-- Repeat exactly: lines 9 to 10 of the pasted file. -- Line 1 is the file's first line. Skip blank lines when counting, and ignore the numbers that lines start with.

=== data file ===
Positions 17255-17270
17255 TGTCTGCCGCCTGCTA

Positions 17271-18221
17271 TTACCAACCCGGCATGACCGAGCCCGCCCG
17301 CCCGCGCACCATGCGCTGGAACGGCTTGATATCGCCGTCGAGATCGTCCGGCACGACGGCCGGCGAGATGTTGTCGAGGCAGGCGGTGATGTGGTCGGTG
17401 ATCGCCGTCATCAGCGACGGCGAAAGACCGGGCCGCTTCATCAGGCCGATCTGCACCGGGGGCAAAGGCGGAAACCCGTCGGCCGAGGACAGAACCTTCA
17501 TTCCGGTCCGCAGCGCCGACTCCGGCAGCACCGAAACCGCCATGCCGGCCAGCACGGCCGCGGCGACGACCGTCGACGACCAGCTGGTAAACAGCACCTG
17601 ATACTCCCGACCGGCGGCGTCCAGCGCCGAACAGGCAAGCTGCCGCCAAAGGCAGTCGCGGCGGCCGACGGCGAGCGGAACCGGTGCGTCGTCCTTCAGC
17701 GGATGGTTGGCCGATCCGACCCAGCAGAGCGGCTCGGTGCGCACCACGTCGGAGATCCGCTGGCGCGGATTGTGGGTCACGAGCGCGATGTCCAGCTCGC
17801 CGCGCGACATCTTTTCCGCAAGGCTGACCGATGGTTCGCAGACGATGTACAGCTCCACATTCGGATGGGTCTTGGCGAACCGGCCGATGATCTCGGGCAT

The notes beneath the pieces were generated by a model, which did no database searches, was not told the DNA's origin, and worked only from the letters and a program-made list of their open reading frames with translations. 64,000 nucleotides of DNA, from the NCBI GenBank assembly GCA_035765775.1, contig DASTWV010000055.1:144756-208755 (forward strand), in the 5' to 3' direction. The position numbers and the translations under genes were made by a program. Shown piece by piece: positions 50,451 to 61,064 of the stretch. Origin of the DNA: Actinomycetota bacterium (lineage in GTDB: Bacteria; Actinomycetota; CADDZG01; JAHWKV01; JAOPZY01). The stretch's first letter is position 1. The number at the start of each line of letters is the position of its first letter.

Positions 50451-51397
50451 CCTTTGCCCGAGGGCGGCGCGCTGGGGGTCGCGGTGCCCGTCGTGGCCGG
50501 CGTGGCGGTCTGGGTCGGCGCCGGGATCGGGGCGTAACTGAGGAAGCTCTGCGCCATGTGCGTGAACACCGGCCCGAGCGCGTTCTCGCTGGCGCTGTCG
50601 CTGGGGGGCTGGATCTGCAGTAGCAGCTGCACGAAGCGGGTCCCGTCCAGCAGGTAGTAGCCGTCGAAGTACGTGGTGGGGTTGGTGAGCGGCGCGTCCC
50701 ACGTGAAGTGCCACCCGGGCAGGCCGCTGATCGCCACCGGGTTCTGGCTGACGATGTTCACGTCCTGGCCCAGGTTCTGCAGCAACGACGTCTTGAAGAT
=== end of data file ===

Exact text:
17701 GGATGGTTGGCCGATCCGACCCAGCAGAGCGGCTCGGTGCGCACCACGTCGGAGATCCGCTGGCGCGGATTGTGGGTCACGAGCGCGATGTCCAGCTCGC
17801 CGCGCGACATCTTTTCCGCAAGGCTGACCGATGGTTCGCAGACGATGTACAGCTCCACATTCGGATGGGTCTTGGCGAACCGGCCGATGATCTCGGGCAT